Social Security Disability

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In addition to practicing in family-based and employment-based immigration law, Tony has assisted hundreds of clients in obtaining Social Security Disability benefits. He has represented individuals before the Office of Disability Adjudication and Review and has appeared before before nearly three dozen different Administrative Law Judges in the tri-state area of Tennessee, Mississippi, and Arkansas. Tony has successfully appealed denials of disability claims from Administrative Law Judges to the Appeals Council and federal courts.

How are Social Security Disability Claims Evaluated?

All Social Security Disability claims are evaluated using the Five-Step Sequential Evaluation process. A person applying for Social Security Disability benefits (the "claimant") must satisfy all five steps to receive disability benefits.

Step One: Are you working? If you are engaged in work at the time of filing for disability benefits, your earnings cannot be above a certain limit, which is referred to as "substantial gainful activity" (SGA). The limit is determined yearly. For 2014, if you are earning more than $1,070 per month from work activity, you cannot be considered for disability.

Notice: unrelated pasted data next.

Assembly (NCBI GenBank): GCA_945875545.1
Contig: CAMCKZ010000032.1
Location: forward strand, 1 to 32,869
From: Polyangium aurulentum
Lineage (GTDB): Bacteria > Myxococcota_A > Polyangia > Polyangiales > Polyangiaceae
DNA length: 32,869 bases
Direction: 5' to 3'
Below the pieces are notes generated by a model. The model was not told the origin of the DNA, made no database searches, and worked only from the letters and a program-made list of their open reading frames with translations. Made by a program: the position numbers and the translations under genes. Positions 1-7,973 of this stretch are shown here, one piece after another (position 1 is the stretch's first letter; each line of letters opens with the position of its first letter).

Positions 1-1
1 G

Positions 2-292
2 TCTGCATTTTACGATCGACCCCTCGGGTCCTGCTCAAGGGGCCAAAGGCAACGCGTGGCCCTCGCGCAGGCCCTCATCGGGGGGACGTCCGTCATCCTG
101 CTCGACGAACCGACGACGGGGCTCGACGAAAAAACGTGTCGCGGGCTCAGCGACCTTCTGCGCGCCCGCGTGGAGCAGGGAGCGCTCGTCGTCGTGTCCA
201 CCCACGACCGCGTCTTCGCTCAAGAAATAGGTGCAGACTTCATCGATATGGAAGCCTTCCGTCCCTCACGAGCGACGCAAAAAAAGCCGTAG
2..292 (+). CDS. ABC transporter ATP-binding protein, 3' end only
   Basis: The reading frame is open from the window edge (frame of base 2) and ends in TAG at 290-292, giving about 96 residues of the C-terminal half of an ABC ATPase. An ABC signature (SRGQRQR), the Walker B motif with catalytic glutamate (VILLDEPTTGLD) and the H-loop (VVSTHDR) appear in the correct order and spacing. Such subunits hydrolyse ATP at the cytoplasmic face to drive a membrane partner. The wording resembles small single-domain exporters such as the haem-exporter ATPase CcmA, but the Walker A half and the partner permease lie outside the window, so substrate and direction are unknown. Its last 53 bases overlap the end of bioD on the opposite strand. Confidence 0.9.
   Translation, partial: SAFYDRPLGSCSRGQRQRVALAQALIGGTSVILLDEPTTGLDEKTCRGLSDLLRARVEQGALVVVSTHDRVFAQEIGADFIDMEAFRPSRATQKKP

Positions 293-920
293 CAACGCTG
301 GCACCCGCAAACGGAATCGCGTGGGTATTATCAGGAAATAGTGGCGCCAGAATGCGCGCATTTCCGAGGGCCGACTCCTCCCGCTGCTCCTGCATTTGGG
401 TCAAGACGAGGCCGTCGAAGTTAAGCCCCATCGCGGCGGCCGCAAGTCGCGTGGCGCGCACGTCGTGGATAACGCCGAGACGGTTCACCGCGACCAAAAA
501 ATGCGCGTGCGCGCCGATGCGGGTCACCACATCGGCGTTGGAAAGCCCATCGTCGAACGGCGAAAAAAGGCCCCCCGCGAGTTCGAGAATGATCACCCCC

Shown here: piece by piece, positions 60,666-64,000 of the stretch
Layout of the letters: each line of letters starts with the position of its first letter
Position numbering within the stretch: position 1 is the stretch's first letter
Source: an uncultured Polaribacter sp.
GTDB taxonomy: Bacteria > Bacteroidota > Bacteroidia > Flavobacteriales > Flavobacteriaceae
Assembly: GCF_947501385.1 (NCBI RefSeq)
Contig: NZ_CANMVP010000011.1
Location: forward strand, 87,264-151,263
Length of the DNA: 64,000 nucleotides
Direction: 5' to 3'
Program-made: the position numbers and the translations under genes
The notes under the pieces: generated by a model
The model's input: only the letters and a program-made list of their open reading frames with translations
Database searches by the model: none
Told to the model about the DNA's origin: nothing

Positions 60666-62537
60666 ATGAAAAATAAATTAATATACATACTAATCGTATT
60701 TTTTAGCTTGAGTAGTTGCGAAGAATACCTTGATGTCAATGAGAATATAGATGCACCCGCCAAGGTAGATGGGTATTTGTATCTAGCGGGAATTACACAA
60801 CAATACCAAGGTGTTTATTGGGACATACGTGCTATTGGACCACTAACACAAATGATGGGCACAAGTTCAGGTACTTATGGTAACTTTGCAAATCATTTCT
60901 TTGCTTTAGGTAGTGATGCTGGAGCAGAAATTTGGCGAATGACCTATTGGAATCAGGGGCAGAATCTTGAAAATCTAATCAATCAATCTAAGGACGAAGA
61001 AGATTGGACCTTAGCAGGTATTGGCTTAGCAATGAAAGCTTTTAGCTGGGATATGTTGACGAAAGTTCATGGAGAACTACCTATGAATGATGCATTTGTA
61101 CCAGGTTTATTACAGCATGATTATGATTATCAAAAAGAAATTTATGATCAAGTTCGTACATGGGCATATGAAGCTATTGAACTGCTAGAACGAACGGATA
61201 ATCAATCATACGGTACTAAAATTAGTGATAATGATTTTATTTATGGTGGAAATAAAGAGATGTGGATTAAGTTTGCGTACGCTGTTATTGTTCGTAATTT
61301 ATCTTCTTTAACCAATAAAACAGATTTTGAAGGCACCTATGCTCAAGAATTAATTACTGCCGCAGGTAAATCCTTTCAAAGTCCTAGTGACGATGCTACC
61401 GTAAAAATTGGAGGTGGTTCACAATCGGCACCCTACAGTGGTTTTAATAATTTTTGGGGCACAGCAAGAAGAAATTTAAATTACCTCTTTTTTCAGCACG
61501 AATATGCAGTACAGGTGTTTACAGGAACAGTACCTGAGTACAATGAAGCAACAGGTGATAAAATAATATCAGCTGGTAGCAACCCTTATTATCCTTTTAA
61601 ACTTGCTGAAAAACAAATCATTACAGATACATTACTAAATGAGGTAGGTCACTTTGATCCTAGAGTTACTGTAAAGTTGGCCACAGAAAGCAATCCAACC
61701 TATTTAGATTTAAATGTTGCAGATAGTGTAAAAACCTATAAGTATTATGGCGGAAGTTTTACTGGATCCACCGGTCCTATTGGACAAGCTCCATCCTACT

Step Two: Is your condition "severe"? A condition is considered "severe" if it interferes with work-related activities. The condition must also be one that is expected to result in death or which has lasted or can be expected to last twelve (12) months.

Step Three: Does your condition meet or equal the list of recognized medical conditions? For every major body system, the Social Security Administration maintains a list of medical conditions, often referred to as the Listings. If your medical records prove that you meet one or more of the Listings, you will qualify for disability benefits. Be warned, however, that the rules are quite difficult to meet.

Even if your condition does not clearly meet the rigid rules in the Listings, you may still be able to convince the Social Security Administration that your condition essentially equals the Listings in severity. If your condition meets or equals a listing, you are deemed disabled. If you have a severe impairment that does not meet or equal a listing, the analysis continues to Step Four.

Step Four: Are you able to return to the work you did previously? If your condition does not meet or equal a Listing, the government will still consider what types of impairments you experience and whether they would prevent you from returning from your past work. In simplest terms, the Social Security Administration is mostly concerned with the work you have performed within the last 15 years and whether you performed it long enough for it to be considered relevant.

Step Five: Can you do any other type of work? If it has been determined that you cannot perform your past relevant work, the Social Security Administration will determine whether you can do any other type of work. Factors that the Social Security Administration will consider are your age, your education, your past work experience, and whether you have any skills gained in previous jobs that would transfer to other types of work. If Social Security determines that there is no other type of work that you can perform, you will be deemed disabled and will qualify for disability benefits.